17 October 2008

Information Is Not Knowledge

"Information is not knowledge. Knowledge comes from theory."
-- W. Edwards Deming

When Sir Isaac Newton was conked on his head by the falling apple (as the story goes), he had information. The information was, "apples fall from trees" or, put more generically, "things fall to the earth."

However, Newton still had no "knowledge."

Newton's comprehension of the facts did not provide "knowledge" that would be useful in any significant way. After all, people had known for centuries that things fall to the earth and, if one didn't want them falling to the earth, one must be certain that the objects are held securely in their present location.

Once, however, Newton began to construct "theory" around the fact that things fell to the earth, valuable "knowledge" began to spring from the "information" at hand.

For example, based on the "theory" that gravity was a force that always acted in precisely the same way, experiments could be set up to measure just how gravity functioned. From these experiments and calculations, we now know that the gravity of the earth accelerates objects at ~ 32.2 feet per second-squared.

This principle applies in business as well.

Having worked in the world of business management and computers since the time of the introduction of the personal computer (PC) in the early 1980s, I have found that many, many business people -- from owners, to CEOs, to CFOs, to middle managers, and on down the line -- confuse "information" with "knowledge". In fact, a very common fallacy is the belief that more "information" will lead to better management which will, in its turn, lead to better results.

Therefore, organization spend a considerable amount of some very limited resources (namely, time, energy, and money) acquiring or creating systems to give them more "information."

When all is said and done, however, these business folks often are not significantly better off than they were before they spent their precious time, energy and money, simply because, like the world before Newton, they have no "theory" by which to interpret the information they have. Without this theoretical "framework" in which to fit their body of information, many of their management actions are not much more than flailing at the wind. Some of their efforts work and some do not, but they generally cannot tell you (specifically or accurately) why one initiative worked and another similar one failed.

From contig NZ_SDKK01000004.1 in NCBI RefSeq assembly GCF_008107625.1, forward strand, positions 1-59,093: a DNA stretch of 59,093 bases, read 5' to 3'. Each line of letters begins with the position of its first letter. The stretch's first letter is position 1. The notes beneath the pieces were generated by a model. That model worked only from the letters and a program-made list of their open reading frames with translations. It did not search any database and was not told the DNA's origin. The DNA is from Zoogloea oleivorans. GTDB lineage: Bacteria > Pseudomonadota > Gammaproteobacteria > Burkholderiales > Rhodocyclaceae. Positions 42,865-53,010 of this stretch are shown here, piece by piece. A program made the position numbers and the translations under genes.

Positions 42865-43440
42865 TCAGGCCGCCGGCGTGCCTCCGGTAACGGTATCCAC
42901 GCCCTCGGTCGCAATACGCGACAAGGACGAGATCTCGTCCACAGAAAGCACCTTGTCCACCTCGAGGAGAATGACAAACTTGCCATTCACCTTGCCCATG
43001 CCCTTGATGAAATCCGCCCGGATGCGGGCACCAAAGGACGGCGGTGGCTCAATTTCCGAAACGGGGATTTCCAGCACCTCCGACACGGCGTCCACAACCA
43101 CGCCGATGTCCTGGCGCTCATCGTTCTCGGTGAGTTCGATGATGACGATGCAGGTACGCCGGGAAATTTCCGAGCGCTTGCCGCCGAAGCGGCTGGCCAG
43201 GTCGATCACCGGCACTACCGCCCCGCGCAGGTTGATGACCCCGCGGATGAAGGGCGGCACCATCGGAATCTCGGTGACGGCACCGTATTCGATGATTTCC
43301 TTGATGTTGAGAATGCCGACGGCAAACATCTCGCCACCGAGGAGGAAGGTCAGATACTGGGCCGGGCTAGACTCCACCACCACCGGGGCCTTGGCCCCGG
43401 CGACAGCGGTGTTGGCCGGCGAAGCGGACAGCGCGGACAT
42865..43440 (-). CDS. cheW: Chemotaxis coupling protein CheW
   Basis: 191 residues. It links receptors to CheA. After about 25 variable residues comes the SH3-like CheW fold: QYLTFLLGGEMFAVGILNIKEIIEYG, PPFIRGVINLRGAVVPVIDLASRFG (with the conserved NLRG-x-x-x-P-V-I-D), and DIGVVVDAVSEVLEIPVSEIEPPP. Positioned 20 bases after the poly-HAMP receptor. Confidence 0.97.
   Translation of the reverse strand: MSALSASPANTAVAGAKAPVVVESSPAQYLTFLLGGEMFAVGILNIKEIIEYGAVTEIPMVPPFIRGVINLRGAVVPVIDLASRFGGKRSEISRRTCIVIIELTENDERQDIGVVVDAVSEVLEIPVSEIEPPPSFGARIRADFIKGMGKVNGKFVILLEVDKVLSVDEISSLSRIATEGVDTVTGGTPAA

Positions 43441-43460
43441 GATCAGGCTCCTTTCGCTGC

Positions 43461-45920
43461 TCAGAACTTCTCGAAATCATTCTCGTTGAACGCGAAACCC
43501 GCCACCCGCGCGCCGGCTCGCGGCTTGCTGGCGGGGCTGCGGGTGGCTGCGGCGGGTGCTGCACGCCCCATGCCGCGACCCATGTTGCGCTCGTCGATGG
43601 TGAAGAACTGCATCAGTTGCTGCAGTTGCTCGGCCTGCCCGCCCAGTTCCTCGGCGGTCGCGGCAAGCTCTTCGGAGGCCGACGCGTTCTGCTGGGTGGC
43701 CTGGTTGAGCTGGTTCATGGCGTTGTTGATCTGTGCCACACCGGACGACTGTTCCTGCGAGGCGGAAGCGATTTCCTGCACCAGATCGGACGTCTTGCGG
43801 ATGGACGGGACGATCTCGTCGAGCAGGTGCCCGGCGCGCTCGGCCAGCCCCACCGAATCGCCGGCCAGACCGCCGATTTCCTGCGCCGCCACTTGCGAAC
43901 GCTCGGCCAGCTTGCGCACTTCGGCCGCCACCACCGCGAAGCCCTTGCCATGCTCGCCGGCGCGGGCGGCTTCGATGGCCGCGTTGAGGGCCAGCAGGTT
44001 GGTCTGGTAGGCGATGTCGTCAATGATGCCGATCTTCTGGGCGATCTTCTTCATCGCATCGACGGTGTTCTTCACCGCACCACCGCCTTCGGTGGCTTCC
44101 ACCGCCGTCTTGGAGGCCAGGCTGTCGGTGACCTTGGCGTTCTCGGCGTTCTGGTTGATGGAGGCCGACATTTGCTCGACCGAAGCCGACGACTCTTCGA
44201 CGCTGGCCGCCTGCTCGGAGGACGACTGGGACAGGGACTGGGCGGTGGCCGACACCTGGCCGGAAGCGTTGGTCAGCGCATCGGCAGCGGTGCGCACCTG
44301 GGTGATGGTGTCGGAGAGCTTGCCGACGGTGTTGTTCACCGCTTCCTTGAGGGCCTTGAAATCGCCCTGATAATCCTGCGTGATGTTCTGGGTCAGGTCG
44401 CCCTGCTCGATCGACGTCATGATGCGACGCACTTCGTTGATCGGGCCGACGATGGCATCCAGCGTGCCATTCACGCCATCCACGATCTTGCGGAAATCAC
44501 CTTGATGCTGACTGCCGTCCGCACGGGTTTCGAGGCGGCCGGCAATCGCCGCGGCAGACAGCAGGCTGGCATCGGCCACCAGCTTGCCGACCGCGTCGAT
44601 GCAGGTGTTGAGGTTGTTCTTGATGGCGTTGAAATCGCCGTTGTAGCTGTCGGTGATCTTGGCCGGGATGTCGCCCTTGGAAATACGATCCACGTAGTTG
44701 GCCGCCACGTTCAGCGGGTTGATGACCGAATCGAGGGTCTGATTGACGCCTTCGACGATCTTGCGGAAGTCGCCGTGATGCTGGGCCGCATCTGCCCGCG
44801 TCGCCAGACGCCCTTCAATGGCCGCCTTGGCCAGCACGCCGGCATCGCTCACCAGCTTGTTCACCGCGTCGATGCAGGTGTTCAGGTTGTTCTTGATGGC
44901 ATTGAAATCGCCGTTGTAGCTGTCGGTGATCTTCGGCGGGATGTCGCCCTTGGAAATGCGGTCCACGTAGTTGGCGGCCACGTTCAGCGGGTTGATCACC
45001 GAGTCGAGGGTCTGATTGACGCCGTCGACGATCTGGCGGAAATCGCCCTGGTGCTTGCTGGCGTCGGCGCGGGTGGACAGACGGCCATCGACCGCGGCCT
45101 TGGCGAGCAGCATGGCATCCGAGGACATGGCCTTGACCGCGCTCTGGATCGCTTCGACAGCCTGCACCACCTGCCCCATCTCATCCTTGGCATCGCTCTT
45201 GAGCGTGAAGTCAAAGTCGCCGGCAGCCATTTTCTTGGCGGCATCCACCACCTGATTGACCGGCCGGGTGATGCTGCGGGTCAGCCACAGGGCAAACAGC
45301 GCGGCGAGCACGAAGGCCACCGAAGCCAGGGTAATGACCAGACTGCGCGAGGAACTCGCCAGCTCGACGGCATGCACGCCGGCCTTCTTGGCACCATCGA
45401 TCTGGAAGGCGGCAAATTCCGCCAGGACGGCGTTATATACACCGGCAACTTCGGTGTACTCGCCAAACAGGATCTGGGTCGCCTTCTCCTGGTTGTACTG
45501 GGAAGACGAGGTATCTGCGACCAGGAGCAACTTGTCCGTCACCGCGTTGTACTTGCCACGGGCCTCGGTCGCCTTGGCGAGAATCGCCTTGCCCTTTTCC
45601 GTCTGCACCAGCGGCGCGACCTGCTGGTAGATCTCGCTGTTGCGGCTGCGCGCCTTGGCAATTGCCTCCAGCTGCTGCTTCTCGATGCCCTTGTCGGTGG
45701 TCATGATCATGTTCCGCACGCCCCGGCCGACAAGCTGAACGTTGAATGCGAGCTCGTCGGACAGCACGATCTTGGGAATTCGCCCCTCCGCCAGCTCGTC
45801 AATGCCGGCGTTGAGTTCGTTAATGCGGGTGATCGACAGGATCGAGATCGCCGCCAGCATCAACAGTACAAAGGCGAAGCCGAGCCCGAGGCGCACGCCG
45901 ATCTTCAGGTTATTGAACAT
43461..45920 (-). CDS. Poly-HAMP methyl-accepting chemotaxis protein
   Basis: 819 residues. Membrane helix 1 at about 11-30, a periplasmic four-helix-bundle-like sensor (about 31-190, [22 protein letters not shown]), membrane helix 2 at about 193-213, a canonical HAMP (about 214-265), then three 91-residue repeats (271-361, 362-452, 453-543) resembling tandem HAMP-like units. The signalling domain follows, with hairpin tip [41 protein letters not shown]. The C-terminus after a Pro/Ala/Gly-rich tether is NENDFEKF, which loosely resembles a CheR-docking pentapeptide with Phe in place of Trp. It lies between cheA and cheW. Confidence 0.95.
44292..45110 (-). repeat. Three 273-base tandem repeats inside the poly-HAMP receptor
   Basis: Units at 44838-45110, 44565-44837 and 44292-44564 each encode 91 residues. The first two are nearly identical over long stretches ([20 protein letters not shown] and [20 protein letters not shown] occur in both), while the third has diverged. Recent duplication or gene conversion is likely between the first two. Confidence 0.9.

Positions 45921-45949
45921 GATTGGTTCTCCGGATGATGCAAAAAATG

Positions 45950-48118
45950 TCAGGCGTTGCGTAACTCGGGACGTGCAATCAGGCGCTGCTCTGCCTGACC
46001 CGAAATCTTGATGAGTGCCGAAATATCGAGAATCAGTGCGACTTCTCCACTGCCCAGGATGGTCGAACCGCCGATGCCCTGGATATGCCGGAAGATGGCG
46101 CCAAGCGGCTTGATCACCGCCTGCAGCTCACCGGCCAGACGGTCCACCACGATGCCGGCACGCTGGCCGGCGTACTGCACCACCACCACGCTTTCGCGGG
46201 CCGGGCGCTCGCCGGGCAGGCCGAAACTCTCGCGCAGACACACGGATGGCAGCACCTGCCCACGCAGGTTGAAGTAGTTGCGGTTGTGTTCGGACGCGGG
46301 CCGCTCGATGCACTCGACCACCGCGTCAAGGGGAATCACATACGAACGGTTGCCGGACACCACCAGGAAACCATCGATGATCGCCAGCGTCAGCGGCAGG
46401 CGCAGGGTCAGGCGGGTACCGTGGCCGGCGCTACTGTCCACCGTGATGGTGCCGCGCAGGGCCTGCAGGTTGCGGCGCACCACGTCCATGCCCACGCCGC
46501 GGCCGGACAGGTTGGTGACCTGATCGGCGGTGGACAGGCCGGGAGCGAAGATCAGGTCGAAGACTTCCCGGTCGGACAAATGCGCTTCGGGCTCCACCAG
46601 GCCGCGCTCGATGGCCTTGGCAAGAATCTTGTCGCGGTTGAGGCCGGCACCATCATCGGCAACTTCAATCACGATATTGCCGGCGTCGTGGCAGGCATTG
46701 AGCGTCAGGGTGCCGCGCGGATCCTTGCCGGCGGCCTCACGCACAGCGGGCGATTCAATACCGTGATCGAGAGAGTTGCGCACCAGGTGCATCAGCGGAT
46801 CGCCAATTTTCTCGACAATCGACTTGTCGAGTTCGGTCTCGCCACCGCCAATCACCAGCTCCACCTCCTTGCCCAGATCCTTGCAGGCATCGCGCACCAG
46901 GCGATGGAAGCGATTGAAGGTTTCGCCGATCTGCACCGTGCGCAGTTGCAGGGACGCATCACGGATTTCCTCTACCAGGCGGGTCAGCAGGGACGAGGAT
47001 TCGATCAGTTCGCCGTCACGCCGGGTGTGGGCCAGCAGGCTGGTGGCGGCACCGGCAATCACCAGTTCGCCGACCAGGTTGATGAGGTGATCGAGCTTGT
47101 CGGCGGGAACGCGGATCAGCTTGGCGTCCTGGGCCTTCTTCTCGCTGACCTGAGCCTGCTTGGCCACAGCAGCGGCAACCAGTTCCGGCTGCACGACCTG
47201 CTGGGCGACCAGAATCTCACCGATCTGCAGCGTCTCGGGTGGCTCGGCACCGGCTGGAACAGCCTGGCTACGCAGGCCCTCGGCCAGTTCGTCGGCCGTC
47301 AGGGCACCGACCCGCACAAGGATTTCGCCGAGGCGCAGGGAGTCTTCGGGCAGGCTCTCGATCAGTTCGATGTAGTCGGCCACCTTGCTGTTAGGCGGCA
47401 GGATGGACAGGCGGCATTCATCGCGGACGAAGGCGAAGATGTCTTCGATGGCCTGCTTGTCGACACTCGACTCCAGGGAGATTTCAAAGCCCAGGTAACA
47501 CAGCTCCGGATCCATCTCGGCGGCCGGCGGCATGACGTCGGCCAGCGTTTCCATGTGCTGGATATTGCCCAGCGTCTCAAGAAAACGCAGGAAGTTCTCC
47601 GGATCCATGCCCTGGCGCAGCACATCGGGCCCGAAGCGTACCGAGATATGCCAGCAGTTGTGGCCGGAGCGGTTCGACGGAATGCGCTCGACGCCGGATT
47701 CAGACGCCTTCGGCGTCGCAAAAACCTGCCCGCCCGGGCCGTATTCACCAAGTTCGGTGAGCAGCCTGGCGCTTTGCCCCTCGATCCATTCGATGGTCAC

There are three required steps to gathering what one needs to take timely and effective action:

1. One must take the data (the raw, undigested facts -- perhaps line upon line of numbers) and convert the data into "information."

2. "Information" is data "digested" and put into a form (i.e., a chart, a graph, summed, analyzed statistically) that allows the user to quickly assess the essential implications of the underlying data.

3. The resulting "information" must be placed into a theoretical context -- a "framework" -- whereby the potential outcomes of any actions that might be indicated by the information may be fully comprehended.

Without these three steps, your organization may drown in data or become infatuated with "information" and, yet, never be able to move effectively when times are the most challenging.

©2008 Richard D. Cushing

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